Eating food out of season, in fact, can also be hazardous to your health. Products enduring long-distance transport and long-term storage depend on preservatives and additives, and encounter all sorts of opportunities for contamination on their journey from farm to plate. In September of 2003, 600 people in Pennsylvania came home from Chi-Chi’s, a chain of Mexican restaurants, and got sick. Three people died. The food poisoning, and several outbreaks of the same illness just months before, was tied to green onions coming from a few large farms in Mexico.

“Don’t put all your eggs in one basket,” goes the advice that was once offered by farmers, but has now become common currency among Wall Street investors and venture capitalists, admonishing people to diversify their investments. Even economists and politicians who might be staunch free traders—and who may have never collected a warm egg from under a chicken—would likely agree that raising all the world’s food in a declining number of places, planted with a dwindling number of crop varieties and controlled by a shrinking number of companies, is simply foolish. They might even call it a recipe for disaster.

The changing nature of our food in many ways signals what the changing world economy means for the environment, our health and the tenor of our lives. The quality, taste and vitality of our foods are profoundly affected by how and where they are produced, and how they arrive at our tables. Food touches us so deeply that threats to local food traditions have sometimes provoked strong, even violent, responses. José Bové, the French shepherd who drove his tractor smack into a McDonald’s to fight what he called “culinary imperialism,” is the best-known symbol in an emerging global movement to protect and invigorate local food systems and traditions. It is a movement to restore rural areas, enrich poor nations, return wholesome foods to cities and reconnect suburbanites with the land by reclaiming lawns, vacant lots and former industrial sites to use as local gardens, orchards, and farms.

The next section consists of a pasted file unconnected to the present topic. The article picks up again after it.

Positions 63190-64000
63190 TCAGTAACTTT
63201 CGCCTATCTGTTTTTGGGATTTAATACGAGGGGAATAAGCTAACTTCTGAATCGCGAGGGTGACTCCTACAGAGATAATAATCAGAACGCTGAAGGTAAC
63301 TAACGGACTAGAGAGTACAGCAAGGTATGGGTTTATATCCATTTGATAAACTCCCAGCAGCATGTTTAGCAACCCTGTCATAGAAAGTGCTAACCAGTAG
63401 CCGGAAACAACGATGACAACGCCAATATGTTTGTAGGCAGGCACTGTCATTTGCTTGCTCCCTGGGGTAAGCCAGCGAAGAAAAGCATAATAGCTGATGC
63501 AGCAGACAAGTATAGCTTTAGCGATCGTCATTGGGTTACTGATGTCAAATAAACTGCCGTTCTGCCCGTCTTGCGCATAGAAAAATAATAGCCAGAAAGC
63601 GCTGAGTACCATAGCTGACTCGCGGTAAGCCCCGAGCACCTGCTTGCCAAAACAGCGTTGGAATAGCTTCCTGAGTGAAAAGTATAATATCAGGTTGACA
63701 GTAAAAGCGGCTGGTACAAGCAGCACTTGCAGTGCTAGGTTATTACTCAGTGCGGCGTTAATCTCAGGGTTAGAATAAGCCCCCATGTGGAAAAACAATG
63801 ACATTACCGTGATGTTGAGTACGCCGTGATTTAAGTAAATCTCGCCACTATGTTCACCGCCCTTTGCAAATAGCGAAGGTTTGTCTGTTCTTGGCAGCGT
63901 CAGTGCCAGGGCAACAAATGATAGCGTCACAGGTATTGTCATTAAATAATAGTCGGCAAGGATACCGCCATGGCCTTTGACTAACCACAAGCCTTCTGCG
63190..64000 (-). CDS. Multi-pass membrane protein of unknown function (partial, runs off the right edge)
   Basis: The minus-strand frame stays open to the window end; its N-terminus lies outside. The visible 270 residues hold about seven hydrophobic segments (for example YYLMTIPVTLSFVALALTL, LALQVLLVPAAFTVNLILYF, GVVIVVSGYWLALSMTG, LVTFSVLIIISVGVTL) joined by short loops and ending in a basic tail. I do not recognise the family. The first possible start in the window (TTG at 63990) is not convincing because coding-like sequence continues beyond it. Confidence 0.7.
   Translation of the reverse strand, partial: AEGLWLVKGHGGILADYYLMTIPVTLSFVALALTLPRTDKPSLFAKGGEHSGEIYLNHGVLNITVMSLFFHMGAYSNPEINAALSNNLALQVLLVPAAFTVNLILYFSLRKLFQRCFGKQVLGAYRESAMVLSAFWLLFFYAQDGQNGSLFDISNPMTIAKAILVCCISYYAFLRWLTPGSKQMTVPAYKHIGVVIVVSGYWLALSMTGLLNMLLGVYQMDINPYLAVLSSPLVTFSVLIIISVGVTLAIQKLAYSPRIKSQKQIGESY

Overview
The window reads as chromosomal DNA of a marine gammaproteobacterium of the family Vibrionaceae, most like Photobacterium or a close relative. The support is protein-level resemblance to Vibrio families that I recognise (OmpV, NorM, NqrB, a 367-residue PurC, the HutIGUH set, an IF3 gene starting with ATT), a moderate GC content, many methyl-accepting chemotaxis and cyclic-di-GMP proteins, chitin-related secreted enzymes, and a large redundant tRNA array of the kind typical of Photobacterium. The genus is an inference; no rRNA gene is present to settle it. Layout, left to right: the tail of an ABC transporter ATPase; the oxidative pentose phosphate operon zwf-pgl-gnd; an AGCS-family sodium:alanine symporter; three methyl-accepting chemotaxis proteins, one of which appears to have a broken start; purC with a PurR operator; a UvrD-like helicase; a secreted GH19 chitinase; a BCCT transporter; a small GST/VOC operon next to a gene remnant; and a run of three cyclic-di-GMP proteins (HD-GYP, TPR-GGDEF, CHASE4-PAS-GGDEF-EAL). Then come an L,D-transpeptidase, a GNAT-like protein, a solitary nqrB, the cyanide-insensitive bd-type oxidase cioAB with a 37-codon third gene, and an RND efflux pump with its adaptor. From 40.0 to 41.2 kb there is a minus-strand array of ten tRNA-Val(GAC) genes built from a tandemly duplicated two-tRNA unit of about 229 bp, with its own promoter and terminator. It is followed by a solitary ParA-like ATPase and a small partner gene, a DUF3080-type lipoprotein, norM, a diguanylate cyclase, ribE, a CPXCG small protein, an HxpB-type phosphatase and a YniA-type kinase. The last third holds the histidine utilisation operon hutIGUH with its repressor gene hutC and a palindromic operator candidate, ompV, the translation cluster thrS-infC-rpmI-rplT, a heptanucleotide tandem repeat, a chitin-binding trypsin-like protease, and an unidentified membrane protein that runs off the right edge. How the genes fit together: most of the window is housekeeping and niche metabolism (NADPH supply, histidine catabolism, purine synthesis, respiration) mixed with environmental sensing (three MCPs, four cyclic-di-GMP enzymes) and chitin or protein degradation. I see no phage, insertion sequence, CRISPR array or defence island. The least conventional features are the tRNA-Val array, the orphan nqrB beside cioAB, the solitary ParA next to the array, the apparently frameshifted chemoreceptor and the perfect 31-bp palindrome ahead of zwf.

John Ellis and his farmer-partners in Lincoln occasionally refer to each other as “troops” and the Centerville Market as their “mission.” The military analogy may seem a little disconcerting, but in a way, it fits. Ellis really is talking about revolution—about taking power away from an oligarchy and returning it to the public. But in Ellis’s case, the oligarchies aren’t corrupt regimes, they’re corporations. In the modern food landscape, the Krafts, Cargills, Monsantos and Archer Daniels Midlands are standing in the way of food democracy.

At first blush, “food democracy” may seem a little grandiose—a strange combination of words. But if you doubt the existence of power struggles in the realm of food, consider a point made by Frances and Anna Lappé in their book Hope’s Edge. The typical supermarket contains no fewer than 30,000 items. About half of those items are produced by 10 multinational food and beverage companies. And roughly 140 people—117 men and 21 women—form the boards of directors of those 10 companies. In other words, although the seeming cornucopia of products you see at a typical supermarket give the appearance of abundant choice, much of the variety is more a matter of branding than of true agricultural diversity. Rather than coming to us from thousands of different farmers producing different local varieties, these food products have been globally standardized and selected for maximum profit by just a few powerful executives.